Friday, October 22, 2010

Object of the Day: English Portrait of a Gentleman, 1880

My love of portraiture always draws me to paintings like this. Portraits capture the personalities of people in ways that photography can’t. Artistic representations sum up the overall spirit of an individual while a photograph scientifically steals a moment in time.

This portrait of an unknown sitter is unsigned. It is painted on a wooden board. Its origins become clearer when we study the reverse of the painting. Though ripped and largely missing, the back of the piece has been lined with newspaper. The paper reads, “The Strand” and is dated to 1880. That places this painting around that time period. However, it could have been painted earlier. The gentleman’s attire suggests that this was painted in the mid to late 1870’s.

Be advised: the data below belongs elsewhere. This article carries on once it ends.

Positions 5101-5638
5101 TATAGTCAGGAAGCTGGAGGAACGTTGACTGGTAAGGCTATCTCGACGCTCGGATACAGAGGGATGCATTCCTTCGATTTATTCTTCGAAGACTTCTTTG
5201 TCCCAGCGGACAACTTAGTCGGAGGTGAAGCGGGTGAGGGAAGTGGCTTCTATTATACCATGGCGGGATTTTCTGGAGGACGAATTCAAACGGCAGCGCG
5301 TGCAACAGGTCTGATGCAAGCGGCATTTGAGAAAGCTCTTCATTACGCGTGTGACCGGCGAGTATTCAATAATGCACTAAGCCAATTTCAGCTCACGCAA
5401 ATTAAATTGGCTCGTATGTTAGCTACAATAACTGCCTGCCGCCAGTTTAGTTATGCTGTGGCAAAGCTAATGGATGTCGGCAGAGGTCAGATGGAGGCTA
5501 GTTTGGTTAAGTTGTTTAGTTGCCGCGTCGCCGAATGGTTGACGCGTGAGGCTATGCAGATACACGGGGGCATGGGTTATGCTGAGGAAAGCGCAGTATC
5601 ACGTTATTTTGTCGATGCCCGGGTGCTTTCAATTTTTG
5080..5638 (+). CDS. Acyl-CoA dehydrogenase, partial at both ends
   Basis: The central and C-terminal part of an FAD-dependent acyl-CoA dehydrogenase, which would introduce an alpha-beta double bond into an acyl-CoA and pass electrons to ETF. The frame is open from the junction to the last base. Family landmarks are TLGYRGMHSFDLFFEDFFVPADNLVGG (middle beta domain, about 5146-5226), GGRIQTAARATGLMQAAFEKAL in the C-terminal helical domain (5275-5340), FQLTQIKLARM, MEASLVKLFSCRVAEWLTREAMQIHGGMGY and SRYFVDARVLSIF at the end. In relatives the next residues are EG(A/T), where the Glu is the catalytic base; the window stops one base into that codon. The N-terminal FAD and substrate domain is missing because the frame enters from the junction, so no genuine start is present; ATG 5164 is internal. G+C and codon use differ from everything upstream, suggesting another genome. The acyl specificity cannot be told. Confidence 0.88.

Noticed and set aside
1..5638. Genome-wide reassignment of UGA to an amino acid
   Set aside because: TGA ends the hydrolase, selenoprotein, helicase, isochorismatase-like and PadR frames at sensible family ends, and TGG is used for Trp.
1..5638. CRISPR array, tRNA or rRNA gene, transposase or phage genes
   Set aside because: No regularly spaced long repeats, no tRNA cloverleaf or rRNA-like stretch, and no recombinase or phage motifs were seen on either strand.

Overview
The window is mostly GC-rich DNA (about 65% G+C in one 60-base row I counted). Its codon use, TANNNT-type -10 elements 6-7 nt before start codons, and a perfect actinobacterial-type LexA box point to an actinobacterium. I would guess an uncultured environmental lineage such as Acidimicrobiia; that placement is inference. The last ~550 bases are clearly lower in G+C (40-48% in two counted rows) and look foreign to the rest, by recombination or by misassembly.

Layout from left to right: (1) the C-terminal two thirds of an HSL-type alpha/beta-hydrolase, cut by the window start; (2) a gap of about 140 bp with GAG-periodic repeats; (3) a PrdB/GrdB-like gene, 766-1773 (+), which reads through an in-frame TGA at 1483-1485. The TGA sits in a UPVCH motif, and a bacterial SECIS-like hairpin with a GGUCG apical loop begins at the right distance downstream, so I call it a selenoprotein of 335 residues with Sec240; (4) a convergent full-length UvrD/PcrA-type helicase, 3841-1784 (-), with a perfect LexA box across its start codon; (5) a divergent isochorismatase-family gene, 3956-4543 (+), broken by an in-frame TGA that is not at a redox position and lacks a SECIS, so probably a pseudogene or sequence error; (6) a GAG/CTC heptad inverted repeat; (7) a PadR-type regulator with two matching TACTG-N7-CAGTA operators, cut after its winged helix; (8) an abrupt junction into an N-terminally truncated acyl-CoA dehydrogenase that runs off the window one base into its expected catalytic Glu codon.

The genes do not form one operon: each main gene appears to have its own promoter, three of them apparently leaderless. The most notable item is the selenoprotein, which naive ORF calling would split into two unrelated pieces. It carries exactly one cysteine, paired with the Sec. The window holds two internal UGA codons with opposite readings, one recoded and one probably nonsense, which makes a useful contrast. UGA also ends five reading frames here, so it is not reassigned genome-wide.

He’s one of many rather grim gentlemen who line the walls of my home. He’s more benign looking than some of his painted brothers. With his slight smile, ruddy cheeks and crinkled eyes, there’s a slightly mischievous look to him. I find it interesting that the painting has been framed in a wooden, inset oval when there’s nothing particularly oval about the portrait. I’ve often wondered if there’s a signature somewhere beneath that oval, but I’ve not removed it from the frame because I am loathe to destroy the bits of 1880-era newspaper which remain. And, so, he will forever be a bit of a mystery. Still, regardless of who painted him, he’s a pleasant companion to the other two-dimensional people who gaze out from their gilt cages.

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